In a significant move to boost foreign direct investment in India’s single brand retail trading[1] (“Single Brand Retail”), the Government of India (“GOI”) in a Press Note released on November 10 announced its liberalized Foreign Direct Investment (“FDI”) policy that eases local sourcing requirements and approval process for FDI in Single Brand Retail, among other major reforms.

Unveiling the FDI reforms for as many as 15 sectors and noting India’s improved ranking in World Bank’s 2016 Study of Ease of Doing Business, the GOI said the “crux of these reforms is to further ease, rationalize and simplify the process of foreign investments in the country and to put more and more FDI proposals on automatic route instead of Government route where time and energy of the investors is wasted.” 

These reforms are aimed at streamlining the entire foreign investment environment by opening up sectors and removing obstacles to doing business with and investing in India. 

Which FDI rules have changed in Single Brand Retail?

The key FDI reforms are summarized below:

  • Timing for mandatory local sourcing is eased. Under the extant FDI rules, foreign owned single brand stores with more than 51% foreign investment are required to locally source at least 30% of the value of products sold and such requirement is reckoned from the date of the FDI investment. Now, the timing to source is eased by reckoning compliance from the date of opening of the first store. This provides some relief to foreign retailers because by counting the time to comply with this rule from store opening, they will have more time to comply with the requirement and to build long-term sustainable supply chains that would benefit not only the businesses but also India and Indian consumers.  
  • Local sourcing requirement may be waived. In certain situations where it may not be possible for the foreign investor to source locally in certain high technology segments, the mandatory requirement may be waived. More specifically, the sourcing norms in “state-of-art” and “cutting edge technology” may be relaxed subject to government approval. Global brands, particularly those offering technology products, will now be able to seek a waiver from the government if local supply chain is inadequate to meet their required high tech specifications.   
  • Single brand retailers allowed to undertake e-commerce activities. The extant FDI policy did not permit FDI in the retail e-commerce space, which restriction has now been lifted. Going forward, foreign single brand stores with permission to undertake Single Brand Retail (i.e., sell through  brick-and-mortar stores) in India will be permitted to engage in e-commerce activities and sell products through online channels. With e-commerce business booming in India in recent years, this opens up a significant investment opportunity for foreign retailers.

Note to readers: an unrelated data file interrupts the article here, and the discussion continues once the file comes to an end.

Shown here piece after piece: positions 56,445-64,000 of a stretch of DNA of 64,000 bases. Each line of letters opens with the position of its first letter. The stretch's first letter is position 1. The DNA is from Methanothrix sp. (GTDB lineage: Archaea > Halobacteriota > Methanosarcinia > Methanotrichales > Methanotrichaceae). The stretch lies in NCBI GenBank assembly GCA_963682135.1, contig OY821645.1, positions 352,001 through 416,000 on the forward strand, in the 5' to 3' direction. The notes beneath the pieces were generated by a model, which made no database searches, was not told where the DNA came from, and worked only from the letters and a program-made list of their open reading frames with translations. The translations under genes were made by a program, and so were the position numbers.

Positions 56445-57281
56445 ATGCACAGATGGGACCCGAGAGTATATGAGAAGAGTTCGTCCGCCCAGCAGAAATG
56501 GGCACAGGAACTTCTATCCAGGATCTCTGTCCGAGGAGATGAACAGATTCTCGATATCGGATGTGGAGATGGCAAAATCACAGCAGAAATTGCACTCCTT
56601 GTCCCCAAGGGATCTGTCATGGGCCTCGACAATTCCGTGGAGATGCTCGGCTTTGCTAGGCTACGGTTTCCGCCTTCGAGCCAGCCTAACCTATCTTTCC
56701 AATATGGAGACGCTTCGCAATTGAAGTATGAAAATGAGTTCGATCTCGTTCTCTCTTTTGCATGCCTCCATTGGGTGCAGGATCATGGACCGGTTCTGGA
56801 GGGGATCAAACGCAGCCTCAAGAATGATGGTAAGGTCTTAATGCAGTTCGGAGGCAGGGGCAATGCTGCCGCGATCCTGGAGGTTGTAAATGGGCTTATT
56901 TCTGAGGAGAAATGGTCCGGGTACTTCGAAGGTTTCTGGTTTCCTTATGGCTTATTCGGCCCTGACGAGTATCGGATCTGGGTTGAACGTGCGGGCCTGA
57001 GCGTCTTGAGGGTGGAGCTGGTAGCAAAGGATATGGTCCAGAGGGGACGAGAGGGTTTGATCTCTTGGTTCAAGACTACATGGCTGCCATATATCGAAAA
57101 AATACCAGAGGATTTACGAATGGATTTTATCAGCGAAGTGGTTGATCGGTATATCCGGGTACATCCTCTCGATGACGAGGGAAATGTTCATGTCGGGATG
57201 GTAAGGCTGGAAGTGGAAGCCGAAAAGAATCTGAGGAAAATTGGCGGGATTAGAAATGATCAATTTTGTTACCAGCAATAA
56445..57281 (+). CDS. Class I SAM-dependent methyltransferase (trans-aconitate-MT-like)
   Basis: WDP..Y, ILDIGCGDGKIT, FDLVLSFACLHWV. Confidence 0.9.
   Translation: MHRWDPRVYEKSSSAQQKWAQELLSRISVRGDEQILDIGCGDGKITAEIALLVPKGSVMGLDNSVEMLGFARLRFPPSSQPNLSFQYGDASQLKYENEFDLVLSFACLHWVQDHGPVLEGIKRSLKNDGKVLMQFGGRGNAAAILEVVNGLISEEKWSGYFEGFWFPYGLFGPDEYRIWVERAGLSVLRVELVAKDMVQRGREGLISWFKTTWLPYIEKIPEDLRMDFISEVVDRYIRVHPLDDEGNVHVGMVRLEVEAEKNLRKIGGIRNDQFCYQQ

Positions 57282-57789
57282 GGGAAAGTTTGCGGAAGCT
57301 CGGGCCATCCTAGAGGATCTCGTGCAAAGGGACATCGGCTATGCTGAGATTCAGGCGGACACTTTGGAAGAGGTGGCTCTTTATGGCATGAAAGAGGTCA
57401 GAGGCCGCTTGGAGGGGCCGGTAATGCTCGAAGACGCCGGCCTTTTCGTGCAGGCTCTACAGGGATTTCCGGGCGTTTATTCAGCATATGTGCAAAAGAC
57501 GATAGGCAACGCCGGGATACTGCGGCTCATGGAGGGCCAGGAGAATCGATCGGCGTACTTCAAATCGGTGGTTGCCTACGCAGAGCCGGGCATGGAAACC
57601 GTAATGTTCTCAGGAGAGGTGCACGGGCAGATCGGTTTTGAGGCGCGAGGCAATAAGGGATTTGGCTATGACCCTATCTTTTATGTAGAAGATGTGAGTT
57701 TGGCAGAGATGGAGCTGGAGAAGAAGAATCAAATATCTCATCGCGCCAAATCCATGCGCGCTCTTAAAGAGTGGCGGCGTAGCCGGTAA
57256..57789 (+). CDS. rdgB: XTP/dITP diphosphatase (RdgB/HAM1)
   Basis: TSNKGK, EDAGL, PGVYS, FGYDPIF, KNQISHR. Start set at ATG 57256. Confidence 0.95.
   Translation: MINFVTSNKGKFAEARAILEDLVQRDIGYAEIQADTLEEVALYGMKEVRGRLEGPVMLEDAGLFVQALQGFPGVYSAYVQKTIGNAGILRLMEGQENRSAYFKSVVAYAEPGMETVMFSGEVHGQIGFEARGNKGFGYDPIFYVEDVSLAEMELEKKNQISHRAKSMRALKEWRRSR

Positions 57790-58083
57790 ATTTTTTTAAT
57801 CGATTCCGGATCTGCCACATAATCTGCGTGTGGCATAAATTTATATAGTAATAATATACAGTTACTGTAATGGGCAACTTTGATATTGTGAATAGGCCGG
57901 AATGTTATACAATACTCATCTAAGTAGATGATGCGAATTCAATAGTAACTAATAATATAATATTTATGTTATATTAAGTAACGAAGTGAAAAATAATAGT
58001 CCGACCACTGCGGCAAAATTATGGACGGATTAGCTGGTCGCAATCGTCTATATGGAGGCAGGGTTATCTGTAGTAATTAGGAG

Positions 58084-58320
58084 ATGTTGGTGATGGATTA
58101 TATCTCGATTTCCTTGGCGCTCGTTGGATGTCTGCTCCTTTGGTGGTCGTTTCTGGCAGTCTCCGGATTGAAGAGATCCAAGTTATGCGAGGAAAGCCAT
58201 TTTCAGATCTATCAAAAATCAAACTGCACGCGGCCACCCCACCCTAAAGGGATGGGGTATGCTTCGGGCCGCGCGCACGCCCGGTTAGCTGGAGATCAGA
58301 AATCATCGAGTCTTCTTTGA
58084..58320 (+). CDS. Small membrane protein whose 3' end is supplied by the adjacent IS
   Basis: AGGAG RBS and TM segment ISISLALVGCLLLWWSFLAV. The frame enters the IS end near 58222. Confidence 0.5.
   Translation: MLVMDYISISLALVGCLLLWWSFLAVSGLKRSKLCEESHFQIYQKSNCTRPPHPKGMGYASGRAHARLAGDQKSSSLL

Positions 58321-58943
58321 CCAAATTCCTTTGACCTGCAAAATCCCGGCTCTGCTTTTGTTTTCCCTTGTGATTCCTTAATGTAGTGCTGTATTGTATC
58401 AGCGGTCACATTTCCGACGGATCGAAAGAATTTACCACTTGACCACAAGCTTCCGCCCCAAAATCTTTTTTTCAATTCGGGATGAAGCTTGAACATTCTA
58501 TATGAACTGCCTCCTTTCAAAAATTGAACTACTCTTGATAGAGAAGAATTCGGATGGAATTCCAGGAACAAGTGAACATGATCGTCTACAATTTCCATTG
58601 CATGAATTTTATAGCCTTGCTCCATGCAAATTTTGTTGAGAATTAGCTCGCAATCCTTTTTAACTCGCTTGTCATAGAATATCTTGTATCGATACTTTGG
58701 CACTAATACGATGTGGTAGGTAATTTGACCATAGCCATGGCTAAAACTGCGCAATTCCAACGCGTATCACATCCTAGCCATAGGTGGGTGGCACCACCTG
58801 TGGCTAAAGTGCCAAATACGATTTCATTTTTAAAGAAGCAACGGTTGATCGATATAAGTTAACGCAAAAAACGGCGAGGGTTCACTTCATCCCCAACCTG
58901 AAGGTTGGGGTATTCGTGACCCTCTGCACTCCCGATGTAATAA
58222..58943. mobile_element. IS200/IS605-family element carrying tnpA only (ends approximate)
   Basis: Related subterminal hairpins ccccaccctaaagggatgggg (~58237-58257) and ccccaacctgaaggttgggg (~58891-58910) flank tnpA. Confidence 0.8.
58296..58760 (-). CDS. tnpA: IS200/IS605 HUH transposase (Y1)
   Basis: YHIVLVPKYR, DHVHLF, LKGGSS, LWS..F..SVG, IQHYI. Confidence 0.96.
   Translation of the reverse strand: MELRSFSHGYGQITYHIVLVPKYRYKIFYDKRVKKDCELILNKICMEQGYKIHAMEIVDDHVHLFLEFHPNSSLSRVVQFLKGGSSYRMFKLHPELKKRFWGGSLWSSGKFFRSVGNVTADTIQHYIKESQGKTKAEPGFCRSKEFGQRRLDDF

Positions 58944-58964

• Same entity can carry out both Single Brand Retail and Wholesale. The extant FDI policy did not permit the same entity to undertake both the activities of Single Brand Retail and wholesale in India, which has now been changed. A single entity can now carry out both wholesale and Single Brand Retail activities in India which opens up a significant opportunity for global single brand retailers interested in operating a mix of retail and wholesale activities in India.  
  • Indian brands are equally eligible for undertaking retail trading. However, certain conditions of the FDI policy applicable to the sector will not apply in case of FDI in Indian brands.  
  • Indian manufacturers with 70% FDI can now sell online. Indian manufacturers with foreign investment that are controlled by Indians can now sell their products in any manner, i.e., wholesale, retail, including through online channels, provided they make 70 % of the products and source the remainder from local companies. Earlier, they could sell online only if they made 100% products in house.

What Has Not Changed in Single Brand Retail?

  • Government approval is still required for FDI beyond 49%.  While 100% FDI is permitted in single brand retail trading companies in India, all proposals above 49% up to 100% still require government approval which can be a lengthy process.  FDI up to 49% is allowed under the automatic route subject to certain filings with the Reserve Bank of India.
  • Mandatory local sourcing still applies to FDI beyond 51% requiring that at least 30% of the value of the goods sold be sourced from India.  For many foreign retailers, this requirement presents an obstacle to entering the Indian market due to myriad challenges in India’s supply chain.  The eased rules noted above, however, are likely to abate some of these concerns.
  • Products to be sold should be of a single brand in India, sold under the same brand outside India, and branded during the manufacturing process.
  • A foreign investor, whether owner of the brand or otherwise, is permitted to undertake single brand product retail trading in India for the specific brand, directly or through a legally tenable agreement with the brand owner. Such foreign investor can undertake single brand retail trading business through one or more wholly owned subsidiaries or joint ventures.

Implications for Global Retail Brands

The liberalized FDI rules in Single Brand Retail are a welcome step in the right direction and demonstrate India’s continued commitment to progressively liberalize its retail sector. With further easing of the FDI rules, India’s growing retail market presents significant opportunities for global retail brands but challenges still abound.  For global retailers keen to enter or expand in India, it is vital to fully assess India’s changing regulatory framework and devise their business models and India entry strategy to fit the changing operating environment so as to avoid pitfalls and have success in the Indian market.